Summary: This research investigates how natural human error during data collection and analysis impacts on PSP analysis results. The Personal Software Process (PSP) is used by software engineers to gather and analyze data about their work, and to produce empirically based evidence for the improvement of planning and quality in future projects. Published studies have suggested that adopting the PSP results in improved size and time estimation and in reduced numbers of defects found in the compile and test phases of development. However, the results of most studies evaluating the PSP are based on analysis of PSP data – data of unknown accuracy.
There are two basic phases when using the PSP: collection and analysis. In the collection phase a software engineer does actual work, and records primary measures about the work such as time and defect data. In the analysis phase this data is analyzed to provide derived measures such as lines of code per hour or the percentage of defects removed before the first compile. One goal of this research was to learn what kind of errors are made in the analysis phase and to see if there is any evidence of problems in the collection phase. This information provides some idea of the overall quality of PSP data. A second goal was to determine the impact of errors made on commonly used PSP measures such as yield and cost performance index.
In the fall of 1996 a one-semester software engineering class was taught, covering the PSP. Because of prior concerns about data quality, many steps were taken to address this issue; including curriculum modifications, in-class technical review, and special forms. Using the PSP, 89 projects were completed by 10 students. Then, two database systems were built using Progress 4GL/RDBMS. The first was designed to automate the PSP as far as possible through the process level PSP2. The second was designed to record errors found in PSP data. The class projects were entered into the automated PSP system. Any discrepancies between the paper forms and values generated by the automated system were recorded using the error recording tool. Then all errors collected were analyzed by type, subtype, severity, age, etc. Finally, an attempt was made to correct the students’ PSP data as far as possible. The original and corrected values were compared.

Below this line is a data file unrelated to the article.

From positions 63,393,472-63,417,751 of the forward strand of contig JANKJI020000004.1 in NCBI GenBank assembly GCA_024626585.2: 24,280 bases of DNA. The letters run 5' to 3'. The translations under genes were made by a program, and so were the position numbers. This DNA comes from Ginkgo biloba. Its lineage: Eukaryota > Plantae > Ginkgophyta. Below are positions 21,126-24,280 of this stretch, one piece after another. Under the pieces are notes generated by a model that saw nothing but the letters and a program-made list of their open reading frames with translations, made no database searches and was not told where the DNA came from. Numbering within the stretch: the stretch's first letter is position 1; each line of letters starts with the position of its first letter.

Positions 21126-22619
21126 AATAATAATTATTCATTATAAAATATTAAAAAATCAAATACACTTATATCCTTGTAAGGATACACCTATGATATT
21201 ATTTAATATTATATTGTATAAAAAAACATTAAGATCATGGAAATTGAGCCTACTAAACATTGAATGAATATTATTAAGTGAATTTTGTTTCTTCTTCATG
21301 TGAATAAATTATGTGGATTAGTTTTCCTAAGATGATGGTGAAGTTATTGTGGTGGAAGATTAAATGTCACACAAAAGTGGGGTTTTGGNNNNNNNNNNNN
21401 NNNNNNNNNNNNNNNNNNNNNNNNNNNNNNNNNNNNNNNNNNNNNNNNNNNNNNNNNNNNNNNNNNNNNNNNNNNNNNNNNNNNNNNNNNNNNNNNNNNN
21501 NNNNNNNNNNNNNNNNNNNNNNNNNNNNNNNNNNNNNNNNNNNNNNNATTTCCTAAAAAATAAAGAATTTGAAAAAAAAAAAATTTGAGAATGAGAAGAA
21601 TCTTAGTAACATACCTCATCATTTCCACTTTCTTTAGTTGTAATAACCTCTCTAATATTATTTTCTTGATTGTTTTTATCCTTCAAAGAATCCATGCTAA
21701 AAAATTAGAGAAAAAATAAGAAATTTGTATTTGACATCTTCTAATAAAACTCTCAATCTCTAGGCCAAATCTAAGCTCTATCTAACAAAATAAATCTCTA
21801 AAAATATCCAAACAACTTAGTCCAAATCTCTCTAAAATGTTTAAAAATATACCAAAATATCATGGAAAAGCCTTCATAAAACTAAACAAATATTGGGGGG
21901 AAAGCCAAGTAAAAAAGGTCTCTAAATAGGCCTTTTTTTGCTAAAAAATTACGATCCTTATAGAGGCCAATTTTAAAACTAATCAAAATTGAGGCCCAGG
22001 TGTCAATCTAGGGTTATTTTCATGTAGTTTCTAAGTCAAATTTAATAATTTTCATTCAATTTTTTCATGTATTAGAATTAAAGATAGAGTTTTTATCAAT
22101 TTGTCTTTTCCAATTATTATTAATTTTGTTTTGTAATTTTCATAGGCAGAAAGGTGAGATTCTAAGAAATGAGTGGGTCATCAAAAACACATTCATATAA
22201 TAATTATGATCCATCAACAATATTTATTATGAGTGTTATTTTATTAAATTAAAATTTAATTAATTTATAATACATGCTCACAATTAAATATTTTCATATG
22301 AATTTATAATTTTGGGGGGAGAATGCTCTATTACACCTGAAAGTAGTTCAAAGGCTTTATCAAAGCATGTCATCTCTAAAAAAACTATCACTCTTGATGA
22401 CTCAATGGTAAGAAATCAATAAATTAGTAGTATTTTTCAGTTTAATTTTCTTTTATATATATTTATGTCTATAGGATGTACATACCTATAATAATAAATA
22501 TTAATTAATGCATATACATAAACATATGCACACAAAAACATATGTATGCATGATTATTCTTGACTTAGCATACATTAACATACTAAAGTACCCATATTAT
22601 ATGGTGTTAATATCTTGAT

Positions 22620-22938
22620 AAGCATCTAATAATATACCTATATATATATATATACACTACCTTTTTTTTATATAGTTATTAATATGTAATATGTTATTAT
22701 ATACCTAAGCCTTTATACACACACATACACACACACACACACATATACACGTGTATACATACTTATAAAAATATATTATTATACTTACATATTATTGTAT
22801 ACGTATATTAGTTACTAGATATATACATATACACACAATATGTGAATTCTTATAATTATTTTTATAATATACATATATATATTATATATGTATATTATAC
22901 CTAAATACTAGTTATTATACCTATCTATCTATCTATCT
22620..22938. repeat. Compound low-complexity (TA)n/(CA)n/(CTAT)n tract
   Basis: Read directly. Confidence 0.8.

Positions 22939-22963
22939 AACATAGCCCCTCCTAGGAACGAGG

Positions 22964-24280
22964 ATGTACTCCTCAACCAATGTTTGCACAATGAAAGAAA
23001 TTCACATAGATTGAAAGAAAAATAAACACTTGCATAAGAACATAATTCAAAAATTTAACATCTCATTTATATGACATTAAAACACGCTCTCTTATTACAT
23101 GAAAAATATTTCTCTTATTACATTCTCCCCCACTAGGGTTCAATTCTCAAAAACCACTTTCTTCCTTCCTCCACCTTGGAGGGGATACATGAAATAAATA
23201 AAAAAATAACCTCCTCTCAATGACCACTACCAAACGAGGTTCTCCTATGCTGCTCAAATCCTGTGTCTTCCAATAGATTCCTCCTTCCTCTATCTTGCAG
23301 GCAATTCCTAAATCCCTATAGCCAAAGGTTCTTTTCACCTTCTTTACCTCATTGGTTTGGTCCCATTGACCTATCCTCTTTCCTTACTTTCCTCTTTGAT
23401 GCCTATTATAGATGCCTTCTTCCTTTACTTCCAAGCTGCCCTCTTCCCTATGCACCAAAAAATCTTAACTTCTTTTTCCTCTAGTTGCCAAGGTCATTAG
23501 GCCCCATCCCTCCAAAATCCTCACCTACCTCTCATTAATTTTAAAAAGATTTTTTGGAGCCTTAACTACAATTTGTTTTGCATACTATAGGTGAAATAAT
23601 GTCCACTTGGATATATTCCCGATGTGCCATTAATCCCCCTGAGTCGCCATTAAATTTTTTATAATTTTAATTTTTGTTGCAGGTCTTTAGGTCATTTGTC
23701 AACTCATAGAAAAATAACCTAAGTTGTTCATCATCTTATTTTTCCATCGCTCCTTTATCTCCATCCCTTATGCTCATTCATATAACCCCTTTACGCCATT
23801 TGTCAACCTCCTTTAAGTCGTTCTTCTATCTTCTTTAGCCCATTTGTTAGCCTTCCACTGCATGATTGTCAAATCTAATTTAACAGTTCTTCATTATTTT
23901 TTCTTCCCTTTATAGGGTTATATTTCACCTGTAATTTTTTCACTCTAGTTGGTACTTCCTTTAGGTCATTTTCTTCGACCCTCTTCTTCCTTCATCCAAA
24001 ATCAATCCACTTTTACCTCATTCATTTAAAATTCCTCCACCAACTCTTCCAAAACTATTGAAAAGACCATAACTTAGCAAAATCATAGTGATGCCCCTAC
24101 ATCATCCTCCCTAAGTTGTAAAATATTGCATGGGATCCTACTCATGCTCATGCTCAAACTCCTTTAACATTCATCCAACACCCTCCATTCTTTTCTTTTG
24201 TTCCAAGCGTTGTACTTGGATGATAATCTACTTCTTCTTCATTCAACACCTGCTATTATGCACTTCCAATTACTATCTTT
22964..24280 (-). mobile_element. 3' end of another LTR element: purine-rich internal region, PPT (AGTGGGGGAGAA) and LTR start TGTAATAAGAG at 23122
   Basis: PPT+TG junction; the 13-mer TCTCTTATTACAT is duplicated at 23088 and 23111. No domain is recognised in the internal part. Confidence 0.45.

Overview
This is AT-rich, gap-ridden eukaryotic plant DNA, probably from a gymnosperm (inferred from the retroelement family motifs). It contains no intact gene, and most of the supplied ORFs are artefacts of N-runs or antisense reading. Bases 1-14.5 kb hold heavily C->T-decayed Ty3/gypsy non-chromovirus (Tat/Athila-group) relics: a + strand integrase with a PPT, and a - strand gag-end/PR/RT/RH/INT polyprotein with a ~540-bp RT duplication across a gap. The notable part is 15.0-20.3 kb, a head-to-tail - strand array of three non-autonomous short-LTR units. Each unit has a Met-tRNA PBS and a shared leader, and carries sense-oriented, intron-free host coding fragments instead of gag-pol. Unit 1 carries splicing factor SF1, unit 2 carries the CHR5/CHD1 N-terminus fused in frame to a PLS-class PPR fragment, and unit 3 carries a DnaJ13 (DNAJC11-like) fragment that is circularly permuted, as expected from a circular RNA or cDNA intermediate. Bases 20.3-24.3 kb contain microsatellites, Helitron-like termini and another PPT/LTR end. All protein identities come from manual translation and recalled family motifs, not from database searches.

1539 errors were found, mostly analysis errors. 34% were of the most severe type – errors that resulted in multiple bad values on multiple forms for multiple projects. There was also evidence of problems in the collection phase, with 90 errors resulting from conflicts within or between time and defect data. Correction of the data showed that the student errors had a substantial impact on important measures such as yield and cost performance index.
Principal researcher(s): Anne Disney
Status: Active development 1996 – 1999.